As I confer with anglers from other regions, I am reminded of how fortunate we are to have such a fantastic winter fishery along the Mid Atlantic. Many folks from other areas have already stowed their fishing gear, while local anglers are targeting almost as many species as some fisheries have available for the entire year! Virginia waters also offer great opportunity for those looking to go down into the record books. A young Virginia angler will have his chance, as nine-year-old Jake Garren of Ironto awaits approval of his pending IGFA Small Fry World Record for a 50lb, 14oz rockfish he caught while fishing in the Bay with his Dad this week. Jim Sheffield of Richmond also awaits his answer from the IGFA on his pending Line Class World Record for a 44-pound, 2-ounce striped bass he landed on fourpound test line in the same area this week.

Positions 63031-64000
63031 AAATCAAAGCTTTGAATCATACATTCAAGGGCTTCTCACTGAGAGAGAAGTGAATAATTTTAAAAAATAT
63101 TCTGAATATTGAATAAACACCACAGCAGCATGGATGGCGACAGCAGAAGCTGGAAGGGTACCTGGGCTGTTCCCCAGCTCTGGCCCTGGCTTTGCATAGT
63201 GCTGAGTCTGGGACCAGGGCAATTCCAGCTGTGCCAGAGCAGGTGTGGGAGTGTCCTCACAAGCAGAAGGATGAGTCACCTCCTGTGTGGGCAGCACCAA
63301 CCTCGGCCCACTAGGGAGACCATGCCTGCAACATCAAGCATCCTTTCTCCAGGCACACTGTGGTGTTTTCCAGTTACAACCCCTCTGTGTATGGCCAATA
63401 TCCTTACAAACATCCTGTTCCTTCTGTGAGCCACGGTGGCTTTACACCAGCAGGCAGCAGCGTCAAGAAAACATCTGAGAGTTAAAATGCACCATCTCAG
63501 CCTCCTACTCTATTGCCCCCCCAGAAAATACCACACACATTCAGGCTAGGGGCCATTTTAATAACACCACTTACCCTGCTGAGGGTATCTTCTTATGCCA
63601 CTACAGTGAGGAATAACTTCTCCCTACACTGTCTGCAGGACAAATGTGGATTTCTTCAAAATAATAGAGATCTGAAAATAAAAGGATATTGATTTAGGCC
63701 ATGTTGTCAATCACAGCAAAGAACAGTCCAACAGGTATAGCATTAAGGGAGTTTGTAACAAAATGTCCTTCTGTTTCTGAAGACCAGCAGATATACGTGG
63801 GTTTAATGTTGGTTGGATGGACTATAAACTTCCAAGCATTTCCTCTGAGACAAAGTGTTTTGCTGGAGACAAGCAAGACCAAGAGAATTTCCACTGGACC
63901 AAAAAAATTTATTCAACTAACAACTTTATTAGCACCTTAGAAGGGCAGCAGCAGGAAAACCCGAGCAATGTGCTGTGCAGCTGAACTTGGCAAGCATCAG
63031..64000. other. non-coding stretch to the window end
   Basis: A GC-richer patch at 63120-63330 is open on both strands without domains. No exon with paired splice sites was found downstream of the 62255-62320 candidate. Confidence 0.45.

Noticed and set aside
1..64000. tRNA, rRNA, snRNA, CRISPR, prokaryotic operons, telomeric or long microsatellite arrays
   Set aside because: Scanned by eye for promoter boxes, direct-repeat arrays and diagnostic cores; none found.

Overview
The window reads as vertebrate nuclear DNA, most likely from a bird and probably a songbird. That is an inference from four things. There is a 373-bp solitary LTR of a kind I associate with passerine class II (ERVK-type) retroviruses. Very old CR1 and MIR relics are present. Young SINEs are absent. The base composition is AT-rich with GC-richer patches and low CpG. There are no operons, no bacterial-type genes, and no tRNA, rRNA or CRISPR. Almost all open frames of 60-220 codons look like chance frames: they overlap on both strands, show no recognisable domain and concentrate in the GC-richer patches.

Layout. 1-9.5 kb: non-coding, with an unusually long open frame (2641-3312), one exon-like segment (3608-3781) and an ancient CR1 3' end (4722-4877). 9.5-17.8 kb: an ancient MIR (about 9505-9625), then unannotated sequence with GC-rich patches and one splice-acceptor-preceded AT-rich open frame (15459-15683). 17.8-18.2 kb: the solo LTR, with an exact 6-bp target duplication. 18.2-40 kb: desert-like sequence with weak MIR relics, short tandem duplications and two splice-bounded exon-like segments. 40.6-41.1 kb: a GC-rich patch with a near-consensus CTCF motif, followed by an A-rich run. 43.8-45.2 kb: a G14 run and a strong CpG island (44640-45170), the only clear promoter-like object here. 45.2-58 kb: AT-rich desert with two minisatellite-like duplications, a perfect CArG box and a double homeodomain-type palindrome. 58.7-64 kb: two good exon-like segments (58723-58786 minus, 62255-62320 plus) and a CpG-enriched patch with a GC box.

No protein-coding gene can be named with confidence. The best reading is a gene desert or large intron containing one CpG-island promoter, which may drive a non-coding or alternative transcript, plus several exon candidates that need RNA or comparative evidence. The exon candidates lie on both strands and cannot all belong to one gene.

As the Holiday season rapidly approaches, big stripers continue their push into local waters, where forty to fifty pounders are becoming common. Even a few 60-pounders are also beginning to show in the same areas. Most of the larger fish are coming from boats either drifting eels along the channels and shoals of the bayside Eastern Shore area, or dipping eels along the high rise section of the CBBT. The best bite is happening on the falling tide lately, both day and night. Anglers are also beginning to report lots of bait and pods of working birds within the Bay and along the Virginia Beach ocean front, where trollers are picking up fish to over 40-inches. Remember the regulations for bay rockfish catches will change on the 21st of this month to one fish per person between 18 and 28-inches, or one fish over 34- inches. Rob Collins of Norfolk earned a state citation for a 44-pound trophy he boated while fishing at the 4th island of the CBBT recently. Surf anglers are also having good luck with keeper striped bass along the beach near Sandbridge and the Lesner Bridge inside Lynnhaven Inlet.